Mayana Muse: Kayla Logan on her Journey to Body Positivity and Mental Wellness
Kayla Logan (@kaylaloganblog) is an icon for body positivity. She is courageous and inspires us with her honest and transparent insight into her journey. Kayla has chosen undergarments as her statement of choice and we completely understand why, since it is such an intimate way to express yourself. Today, you can find her posing at landmarks around the world in lingerie, to spread the message about breaking barriers and body positivity. Despite appearances, her journey to being her confident self was not easy. She is open about her past with mental health and how that has shaped the woman she is today, being diagnosed at an early age and the discrimination she faced dealing with depression.
We first connected with Kayla after the 2018 Real Catwalk in Times Square , where she participated with other like-minded women focused on body positive awareness and in their discussion of body inclusive brands, ours up! She loved how we were a Canadian, sustainable lingerie brand, that makes garments for women of all sizes and shapes. Upon her return, Kayla reached out to us and has proudly supported Mayana Genevière through wearing her selected pieces in multiple shoots over time. You may have seen her on our Instagram.
To celebrate Body Confidence Week, Kayla agreed to sit down with us to talk about her own body positive journey, her struggles with mental health, and how you too can be more body confident.
What kicked off your body positivity journey?
I had been living, working and traveling across California. When I got home, I noticed I had gained a lot of weight. My family has made comments like “wow, you got fat!”. At the same time, I had been going through a lot of severe depression, and I ended up gaining over 100lbs by this time. Due to the depression, I couldn’t get off the couch for 6 months and I was so devastated over the weight I’d gained. I refused to go see friends or just engage in any social activity. I didn’t want people to give me the “she got fat look!” So I decided to start the Dr.Bernstein diet program. I decided while doing the diet that I wanted to share with women my authentic journey, stretch marks and all. I also decided at this time I would pose at iconic places in my underwear to show people throughout my weight loss journey that you’re beautiful at every shape and size. I starting doing this and 20lbs down I realized that I didn’t believe any of this. I never loved myself when I was thin, I didn’t love myself being fat, I just didn’t love myself and that was the real issue. I had also hurt myself physically by the restrictive diet I was on and I realized I was reinforcing the diet culture and not body positivity. I quit the diet, which was the hardest thing I’ve ever done, and I started on my journey of body positivity. I still pose at iconic places in my underwear, but now I do love myself and I love all the people who come out and join me in these shoots.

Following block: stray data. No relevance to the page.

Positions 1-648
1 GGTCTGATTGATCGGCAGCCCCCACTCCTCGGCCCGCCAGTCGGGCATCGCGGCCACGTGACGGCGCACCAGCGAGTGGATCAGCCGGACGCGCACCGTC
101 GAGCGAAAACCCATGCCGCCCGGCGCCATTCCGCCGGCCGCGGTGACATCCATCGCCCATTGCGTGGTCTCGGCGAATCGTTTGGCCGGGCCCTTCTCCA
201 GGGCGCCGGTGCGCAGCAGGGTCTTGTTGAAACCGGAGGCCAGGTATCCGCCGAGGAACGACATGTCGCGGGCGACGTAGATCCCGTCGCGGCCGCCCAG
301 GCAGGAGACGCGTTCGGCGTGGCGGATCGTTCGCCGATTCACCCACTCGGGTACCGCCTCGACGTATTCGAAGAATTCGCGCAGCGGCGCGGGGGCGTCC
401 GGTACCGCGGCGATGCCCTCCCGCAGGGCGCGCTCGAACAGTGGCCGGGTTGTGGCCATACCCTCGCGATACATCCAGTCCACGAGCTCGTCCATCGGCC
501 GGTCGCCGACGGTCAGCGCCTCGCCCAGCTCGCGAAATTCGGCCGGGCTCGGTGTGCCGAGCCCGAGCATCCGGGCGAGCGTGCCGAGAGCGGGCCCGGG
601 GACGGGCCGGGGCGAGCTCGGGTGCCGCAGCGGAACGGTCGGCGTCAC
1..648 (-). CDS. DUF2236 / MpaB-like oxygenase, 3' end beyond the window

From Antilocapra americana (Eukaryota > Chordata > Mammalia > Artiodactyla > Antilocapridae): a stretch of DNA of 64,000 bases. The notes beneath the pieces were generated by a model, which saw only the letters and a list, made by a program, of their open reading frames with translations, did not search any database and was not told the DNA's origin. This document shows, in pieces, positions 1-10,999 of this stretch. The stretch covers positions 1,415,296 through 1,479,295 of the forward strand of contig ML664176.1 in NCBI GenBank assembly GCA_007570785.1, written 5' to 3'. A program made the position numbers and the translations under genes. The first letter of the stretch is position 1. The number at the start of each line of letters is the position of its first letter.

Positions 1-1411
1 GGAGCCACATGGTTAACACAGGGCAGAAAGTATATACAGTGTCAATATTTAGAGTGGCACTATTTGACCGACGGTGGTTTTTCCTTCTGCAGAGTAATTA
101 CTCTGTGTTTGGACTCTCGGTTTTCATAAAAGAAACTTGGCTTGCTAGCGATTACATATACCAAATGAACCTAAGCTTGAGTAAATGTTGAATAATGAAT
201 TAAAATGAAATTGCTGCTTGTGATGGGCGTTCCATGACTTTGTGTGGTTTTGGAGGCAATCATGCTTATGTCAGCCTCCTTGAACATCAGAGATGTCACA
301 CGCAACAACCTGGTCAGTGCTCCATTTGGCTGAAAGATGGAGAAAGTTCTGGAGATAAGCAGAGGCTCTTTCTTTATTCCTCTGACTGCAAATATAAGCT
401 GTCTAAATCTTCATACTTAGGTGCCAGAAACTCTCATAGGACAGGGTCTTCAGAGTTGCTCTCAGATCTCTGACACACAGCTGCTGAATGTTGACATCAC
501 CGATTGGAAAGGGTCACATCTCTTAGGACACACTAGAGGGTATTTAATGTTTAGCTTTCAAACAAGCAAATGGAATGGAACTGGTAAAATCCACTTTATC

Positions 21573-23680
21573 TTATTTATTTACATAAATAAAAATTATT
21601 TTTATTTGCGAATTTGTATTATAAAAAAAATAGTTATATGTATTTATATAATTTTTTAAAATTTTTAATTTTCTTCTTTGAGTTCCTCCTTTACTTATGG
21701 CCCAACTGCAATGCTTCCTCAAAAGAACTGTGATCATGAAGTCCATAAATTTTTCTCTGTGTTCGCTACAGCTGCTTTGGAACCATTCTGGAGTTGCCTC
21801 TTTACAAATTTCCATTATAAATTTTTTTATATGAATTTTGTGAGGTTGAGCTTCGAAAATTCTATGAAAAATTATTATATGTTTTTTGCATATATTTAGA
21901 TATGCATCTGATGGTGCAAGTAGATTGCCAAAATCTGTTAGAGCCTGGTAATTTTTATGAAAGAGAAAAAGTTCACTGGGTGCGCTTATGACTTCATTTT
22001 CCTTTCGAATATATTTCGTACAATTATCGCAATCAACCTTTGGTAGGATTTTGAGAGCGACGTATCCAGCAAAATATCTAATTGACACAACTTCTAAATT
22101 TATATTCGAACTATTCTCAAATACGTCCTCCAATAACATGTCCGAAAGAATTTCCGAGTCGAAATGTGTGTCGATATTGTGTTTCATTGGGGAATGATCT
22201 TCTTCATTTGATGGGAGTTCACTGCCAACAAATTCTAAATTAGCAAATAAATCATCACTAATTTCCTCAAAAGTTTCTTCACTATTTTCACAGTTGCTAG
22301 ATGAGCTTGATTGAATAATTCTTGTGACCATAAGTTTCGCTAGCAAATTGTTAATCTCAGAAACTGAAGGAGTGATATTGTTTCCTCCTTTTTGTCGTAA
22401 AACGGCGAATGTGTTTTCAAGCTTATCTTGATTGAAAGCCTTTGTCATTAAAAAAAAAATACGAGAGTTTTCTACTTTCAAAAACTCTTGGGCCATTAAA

Why have you chosen lingerie as a form of expressing your body love and how has it changed your life?
I’ve chosen lingerie because of the taboo, something you need to be provocative to be heard. It’s the same coverage as a bathing suit, but there is this shame around it in public. It’s the perfect device to wear in order to get my points across. Also, lingerie for many women is something that makes them feel beautiful, sexy and confident. We should all feel this way no matter what shape and size we are. We all deserve to feel good in our underwear!
Can you share your journey with mental illness and what has gotten you through it?
I’ve struggled with generalized anxiety disorder that affects my systematic nervous system accompanied by panic attacks since the age of 14. At 19, I was formally diagnosed with a permanent mental health disability. I also struggle with depression and ADHD. I’ve struggled to the point where I didn’t think I would be standing here today to share my story with you. The discrimination I’ve faced in University for my mental illness and the refusal to provide accommodation for students with disabilities has some of the hardest challenges and years of my life. I hid my disability until a few years ago because I was ashamed, embarrassed and I was raised in a family where we didn’t share our dirty laundry in public. I felt like this was my dirty laundry.
When I went into the public relations program at Western University after I had finished my Bachelors of Arts, and I ended up sharing my story of my struggles with mental health with the Human Rights Tribunal and I was published! I bawled with sheer happiness. At this point, I was going through human rights issues with the university regarding my disabilities and I decided I was done being quiet about my mental health. I was done hiding it, and being ashamed and it was time I started advocating for others in my position who didn’t have the same strength as me to do so.
Can you tell us more about the advocacy work you have done for mental health?